Private spaceflight firm SpaceX is aiming to build the first fully reusable rocket and spaceship, the company's CEO Elon Musk announced Thursday.
Musk is the millionaire founder of California-based SpaceX. He revealed some of his long- and short-term vision during a webcast speech to the National Press Club in Washington, D.C.
To have a fully reusable rocket opens up the potential to explore other worlds such as Mars, Musk said. He added that it will also decrease the cost of lofting cargo and humans to space.
Musk is unsure the plans will be successful.
We will see if this works, Musk said. And if it does work, it'll be pretty huge.
It is very challenging to create a fully reusable rocket system, and it has been a goal of many companies for some time.
According to Space.com, the only reusable manned spaceships built to date are NASA's winged space shuttles. Those were retired this year, but they used reusable orbiters and solid rocket boosters for 30 years. However, the system wasn't fully reusable.
Musk has said he hopes SpaceX can send astronauts to Mars within 10 or 20 years. To colonize the Red Planet would and others require transporting thousands of people and millions of tons of cargo through space.
Musk said that is not feasible with what it is costing to make launches today.
Now, we could fail - I'm not saying we are certain of success here - but we are going to try to do it, Mush said. And we have a design that on paper - doing the calculations, doing the simulations - it does work. Now we need to make sure that those simulations and reality agree, because generally when they don't reality wins.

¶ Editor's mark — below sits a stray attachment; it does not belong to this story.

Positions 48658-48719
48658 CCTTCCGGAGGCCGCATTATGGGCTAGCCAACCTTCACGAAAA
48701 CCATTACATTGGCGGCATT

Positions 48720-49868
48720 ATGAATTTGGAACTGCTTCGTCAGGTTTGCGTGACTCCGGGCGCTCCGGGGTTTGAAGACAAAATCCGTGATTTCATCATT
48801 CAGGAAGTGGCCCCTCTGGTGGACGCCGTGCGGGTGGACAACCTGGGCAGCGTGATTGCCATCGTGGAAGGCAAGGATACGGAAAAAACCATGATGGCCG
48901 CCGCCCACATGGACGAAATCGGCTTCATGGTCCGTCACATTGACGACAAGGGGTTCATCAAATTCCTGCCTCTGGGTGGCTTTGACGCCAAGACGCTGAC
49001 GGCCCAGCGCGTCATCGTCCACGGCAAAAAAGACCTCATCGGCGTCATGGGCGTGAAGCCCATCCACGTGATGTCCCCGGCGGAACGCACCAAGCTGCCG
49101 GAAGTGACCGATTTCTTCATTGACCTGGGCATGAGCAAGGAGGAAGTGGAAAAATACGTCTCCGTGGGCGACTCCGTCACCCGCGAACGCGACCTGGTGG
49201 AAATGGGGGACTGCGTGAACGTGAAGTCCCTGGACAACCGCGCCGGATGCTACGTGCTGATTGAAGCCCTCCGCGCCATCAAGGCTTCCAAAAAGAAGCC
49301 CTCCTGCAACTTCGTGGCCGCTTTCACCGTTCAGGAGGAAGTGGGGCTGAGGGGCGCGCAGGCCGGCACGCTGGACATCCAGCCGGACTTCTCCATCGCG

Enter Falcons and Dragons
Musk used SpaceX's Falcon 9 as an example of how the rocket would be designed to bring a Dragon spacecraft to obit before returning to the launch pad. The two stages of the rocket would return to Earth and land at the launch pad after separating in orbit. But get this, they would descend vertically and eventually rest on four legs and be refueled, reintegrated and relaunched.
Musk said a Falcon 9 costs about $50 million to $60 million. However, the cost for fuel and oxygen for a launch is about $200,000.
So obviously if we can reuse the rocket, say a thousand times, then that would make the capital cost of the rocket per launch only about $50,000, Musk said.
See how the rockets would work in the video below.
Laura is a U.S. politics reporter for the International Business Times. She was always fascinated by the BBC World News each morning on the radio in Jamaica. That, and a love...